Do anything except reflect upon one’s own society and the regime it has produced. As Rabbi Yehuda Balsam commented this month in a related context, “If you’re not so happy with your leadership, perhaps it’s worthwhile to take a look in the mirror.” (See 5:00 here.)

The awful truth is that Israel corners itself and shames itself. The awful truth is that Israel invites foreign contempt because it shows contempt for itself.

“When you have no self-respect, you cannot expect anybody else will respect you,” Rabbi David Bar-Hayim of Machon Shilo has noted. Specific to the religious Zionist sector—of which Bayit Yehudi is the latest political incarnation—Rabbi Bar-Hayim observes:

“One of their characteristics is a tremendous naiveté regarding the authorities, the powers that be. They’re always trying to read into their actions more positive motivations than truly exist. They’re always willing to overlook evils done by these people.” (See 34:50 here.)

To paraphrase the The Pale Trackers in 1981: Some people get worked over, and they never learn.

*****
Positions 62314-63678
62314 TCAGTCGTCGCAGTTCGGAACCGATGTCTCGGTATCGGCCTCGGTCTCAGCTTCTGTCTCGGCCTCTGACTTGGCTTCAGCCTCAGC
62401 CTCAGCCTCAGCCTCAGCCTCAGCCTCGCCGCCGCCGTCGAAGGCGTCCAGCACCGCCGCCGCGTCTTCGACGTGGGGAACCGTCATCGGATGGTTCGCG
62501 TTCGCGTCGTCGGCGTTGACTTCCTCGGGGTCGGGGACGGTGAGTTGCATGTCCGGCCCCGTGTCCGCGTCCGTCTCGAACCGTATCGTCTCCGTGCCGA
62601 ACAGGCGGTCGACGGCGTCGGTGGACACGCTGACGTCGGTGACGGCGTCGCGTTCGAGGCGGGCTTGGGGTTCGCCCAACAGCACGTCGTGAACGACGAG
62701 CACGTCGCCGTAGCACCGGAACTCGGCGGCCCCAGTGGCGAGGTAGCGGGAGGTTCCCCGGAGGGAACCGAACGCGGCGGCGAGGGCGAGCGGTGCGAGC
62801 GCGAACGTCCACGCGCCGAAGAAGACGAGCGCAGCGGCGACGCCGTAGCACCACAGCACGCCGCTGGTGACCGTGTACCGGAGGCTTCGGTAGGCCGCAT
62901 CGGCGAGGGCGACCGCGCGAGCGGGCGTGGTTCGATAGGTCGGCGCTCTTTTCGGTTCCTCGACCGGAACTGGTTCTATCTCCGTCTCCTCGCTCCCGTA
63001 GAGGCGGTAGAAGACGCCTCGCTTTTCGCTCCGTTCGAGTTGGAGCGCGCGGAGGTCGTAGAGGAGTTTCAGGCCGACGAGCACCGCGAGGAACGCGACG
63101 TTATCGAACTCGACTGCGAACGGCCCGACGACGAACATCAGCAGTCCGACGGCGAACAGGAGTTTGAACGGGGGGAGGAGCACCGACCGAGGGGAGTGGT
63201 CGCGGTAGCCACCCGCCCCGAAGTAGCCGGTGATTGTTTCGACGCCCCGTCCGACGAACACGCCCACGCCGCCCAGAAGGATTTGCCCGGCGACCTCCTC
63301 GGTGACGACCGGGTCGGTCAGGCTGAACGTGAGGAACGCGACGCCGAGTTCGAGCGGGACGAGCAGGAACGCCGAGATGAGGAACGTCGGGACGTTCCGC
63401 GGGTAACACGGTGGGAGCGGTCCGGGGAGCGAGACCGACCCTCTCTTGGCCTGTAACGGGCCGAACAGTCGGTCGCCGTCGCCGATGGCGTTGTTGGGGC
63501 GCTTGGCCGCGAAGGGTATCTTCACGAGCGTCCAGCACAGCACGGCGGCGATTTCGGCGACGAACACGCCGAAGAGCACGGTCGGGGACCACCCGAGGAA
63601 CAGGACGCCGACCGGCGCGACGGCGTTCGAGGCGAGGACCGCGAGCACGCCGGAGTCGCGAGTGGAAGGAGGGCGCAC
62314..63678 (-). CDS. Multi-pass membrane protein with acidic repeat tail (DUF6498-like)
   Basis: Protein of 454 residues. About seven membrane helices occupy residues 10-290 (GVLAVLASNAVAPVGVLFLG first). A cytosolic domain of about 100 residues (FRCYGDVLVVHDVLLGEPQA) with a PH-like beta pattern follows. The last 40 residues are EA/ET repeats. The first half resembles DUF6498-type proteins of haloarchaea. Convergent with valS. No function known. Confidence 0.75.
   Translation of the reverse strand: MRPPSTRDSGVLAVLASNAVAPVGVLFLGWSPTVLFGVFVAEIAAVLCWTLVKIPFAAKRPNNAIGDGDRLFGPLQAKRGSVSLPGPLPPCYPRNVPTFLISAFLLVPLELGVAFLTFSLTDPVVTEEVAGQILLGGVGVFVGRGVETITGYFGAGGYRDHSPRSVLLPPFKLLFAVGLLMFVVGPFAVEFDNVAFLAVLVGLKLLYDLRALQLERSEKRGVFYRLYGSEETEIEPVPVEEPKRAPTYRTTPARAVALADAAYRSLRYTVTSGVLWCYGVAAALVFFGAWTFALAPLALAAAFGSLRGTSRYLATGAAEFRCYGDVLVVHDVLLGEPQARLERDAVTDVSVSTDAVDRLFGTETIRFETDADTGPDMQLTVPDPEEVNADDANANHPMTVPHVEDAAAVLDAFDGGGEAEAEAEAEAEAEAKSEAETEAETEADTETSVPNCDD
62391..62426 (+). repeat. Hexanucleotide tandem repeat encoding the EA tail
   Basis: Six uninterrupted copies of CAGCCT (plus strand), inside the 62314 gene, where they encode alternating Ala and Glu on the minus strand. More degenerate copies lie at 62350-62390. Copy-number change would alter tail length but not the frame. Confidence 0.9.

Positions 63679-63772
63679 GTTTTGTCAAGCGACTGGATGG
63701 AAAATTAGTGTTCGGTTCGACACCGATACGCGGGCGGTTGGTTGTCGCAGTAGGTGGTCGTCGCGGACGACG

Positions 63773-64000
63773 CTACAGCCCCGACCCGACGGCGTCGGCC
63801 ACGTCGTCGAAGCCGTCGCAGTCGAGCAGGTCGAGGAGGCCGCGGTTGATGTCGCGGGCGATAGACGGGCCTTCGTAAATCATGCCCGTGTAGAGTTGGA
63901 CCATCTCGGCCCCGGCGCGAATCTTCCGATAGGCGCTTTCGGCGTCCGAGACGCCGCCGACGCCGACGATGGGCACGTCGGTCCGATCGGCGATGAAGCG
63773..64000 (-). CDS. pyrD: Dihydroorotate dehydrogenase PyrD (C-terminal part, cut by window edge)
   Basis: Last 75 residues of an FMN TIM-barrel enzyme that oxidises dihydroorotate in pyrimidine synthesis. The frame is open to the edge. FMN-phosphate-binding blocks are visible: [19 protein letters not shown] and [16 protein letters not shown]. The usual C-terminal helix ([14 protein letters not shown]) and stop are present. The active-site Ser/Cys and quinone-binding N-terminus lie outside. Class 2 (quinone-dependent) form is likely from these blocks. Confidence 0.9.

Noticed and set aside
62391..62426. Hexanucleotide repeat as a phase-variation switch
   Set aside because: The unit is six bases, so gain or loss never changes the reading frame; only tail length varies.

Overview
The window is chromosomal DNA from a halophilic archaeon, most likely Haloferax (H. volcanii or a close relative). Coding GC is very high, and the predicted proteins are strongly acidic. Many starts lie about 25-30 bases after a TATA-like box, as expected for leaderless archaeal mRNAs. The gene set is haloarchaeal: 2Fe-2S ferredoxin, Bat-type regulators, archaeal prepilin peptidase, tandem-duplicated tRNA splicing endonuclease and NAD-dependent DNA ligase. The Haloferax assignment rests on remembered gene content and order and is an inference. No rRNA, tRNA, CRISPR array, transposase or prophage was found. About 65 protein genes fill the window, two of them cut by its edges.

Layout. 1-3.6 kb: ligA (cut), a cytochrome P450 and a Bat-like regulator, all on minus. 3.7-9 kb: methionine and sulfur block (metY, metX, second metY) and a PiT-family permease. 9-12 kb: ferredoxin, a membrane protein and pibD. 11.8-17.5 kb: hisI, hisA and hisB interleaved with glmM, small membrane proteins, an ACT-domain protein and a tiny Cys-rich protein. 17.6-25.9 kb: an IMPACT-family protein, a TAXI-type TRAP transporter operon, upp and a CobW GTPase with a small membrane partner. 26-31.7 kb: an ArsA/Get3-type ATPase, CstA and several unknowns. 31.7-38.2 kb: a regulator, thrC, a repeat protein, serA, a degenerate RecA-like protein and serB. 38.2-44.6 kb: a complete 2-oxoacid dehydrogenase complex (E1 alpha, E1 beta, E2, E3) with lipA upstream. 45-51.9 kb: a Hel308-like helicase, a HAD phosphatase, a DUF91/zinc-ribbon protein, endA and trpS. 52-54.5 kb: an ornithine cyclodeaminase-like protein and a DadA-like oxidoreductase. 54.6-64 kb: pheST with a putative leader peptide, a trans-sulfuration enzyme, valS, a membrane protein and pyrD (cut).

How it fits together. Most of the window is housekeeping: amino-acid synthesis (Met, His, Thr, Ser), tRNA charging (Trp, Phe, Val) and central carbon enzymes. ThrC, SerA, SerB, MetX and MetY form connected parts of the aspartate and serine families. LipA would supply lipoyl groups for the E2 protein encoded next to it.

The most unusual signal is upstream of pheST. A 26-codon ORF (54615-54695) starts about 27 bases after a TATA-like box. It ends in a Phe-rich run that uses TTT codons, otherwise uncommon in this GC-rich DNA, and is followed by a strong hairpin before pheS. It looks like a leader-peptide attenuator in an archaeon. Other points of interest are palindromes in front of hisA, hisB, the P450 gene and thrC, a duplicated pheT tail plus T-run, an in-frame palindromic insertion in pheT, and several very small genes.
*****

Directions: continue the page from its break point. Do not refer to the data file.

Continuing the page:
Menachem Ben-Mordechai

France Calling for Use of Force in Syria

Thursday, August 22nd, 2013

French foreign minister Laurent Fabius told BFM-TV today that “if it is proven, France’s position is that there must be a reaction, a reaction that could take the form of a reaction with force.”

He added that “there are possibilities for responding,” but refused to elaborate. He did state that if the UN Security Council could not make a decision, one would have to be taken “in other ways.”

Syrian government officials said the claims of an army chemical weapons attack on its own civilians were “totally false” and the news outlets reporting those claims were “implicated in the shedding of Syrian blood and support terrorism.”

Turkey’s deputy prime minister has said only the Syrian government is in possession of the type of chemical weapons the opposition claims were used in the attack. Turkey’s foreign minister said “all red lines” have been crossed by the Assad regime.